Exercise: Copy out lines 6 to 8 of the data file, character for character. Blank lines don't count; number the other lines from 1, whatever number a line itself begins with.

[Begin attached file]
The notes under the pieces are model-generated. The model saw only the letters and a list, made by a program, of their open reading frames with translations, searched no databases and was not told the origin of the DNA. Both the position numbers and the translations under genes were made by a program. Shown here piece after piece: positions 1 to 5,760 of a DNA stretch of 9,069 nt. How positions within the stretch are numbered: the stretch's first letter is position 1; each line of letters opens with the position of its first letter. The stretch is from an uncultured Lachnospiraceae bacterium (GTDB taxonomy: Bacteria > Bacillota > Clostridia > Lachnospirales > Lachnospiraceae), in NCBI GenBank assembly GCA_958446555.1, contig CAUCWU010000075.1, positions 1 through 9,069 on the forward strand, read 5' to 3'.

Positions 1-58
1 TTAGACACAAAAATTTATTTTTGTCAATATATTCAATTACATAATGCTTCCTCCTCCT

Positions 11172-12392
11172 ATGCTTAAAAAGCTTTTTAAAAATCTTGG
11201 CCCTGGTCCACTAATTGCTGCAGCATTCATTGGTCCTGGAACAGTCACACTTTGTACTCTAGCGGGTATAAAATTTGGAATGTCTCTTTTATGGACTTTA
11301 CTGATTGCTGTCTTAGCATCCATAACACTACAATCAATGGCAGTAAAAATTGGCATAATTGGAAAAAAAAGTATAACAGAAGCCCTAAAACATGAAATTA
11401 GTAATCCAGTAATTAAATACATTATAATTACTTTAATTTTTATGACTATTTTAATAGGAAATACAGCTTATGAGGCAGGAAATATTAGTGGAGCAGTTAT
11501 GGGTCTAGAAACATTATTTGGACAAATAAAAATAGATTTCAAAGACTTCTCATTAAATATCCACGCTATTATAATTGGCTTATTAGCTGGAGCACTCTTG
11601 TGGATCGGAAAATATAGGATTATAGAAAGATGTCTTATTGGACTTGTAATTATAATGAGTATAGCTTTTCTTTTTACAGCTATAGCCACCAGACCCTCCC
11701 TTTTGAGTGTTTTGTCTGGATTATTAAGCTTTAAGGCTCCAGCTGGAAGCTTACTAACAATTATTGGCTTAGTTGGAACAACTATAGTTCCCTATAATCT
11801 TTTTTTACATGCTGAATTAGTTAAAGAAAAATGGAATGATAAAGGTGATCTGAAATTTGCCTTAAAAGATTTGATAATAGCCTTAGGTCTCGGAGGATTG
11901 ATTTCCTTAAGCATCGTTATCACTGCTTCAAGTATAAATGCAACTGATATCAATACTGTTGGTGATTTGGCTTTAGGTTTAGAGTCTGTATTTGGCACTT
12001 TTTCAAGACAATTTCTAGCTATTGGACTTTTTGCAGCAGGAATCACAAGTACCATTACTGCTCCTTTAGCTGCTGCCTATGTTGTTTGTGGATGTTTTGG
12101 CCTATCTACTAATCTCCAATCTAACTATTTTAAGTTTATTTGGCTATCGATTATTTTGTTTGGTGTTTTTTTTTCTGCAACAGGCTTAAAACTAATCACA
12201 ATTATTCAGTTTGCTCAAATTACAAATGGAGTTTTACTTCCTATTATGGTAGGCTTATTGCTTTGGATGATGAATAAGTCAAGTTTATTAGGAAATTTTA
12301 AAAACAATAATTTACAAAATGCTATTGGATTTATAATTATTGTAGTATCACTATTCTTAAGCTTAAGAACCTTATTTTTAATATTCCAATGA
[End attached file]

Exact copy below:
11201 CCCTGGTCCACTAATTGCTGCAGCATTCATTGGTCCTGGAACAGTCACACTTTGTACTCTAGCGGGTATAAAATTTGGAATGTCTCTTTTATGGACTTTA
11301 CTGATTGCTGTCTTAGCATCCATAACACTACAATCAATGGCAGTAAAAATTGGCATAATTGGAAAAAAAAGTATAACAGAAGCCCTAAAACATGAAATTA
11401 GTAATCCAGTAATTAAATACATTATAATTACTTTAATTTTTATGACTATTTTAATAGGAAATACAGCTTATGAGGCAGGAAATATTAGTGGAGCAGTTAT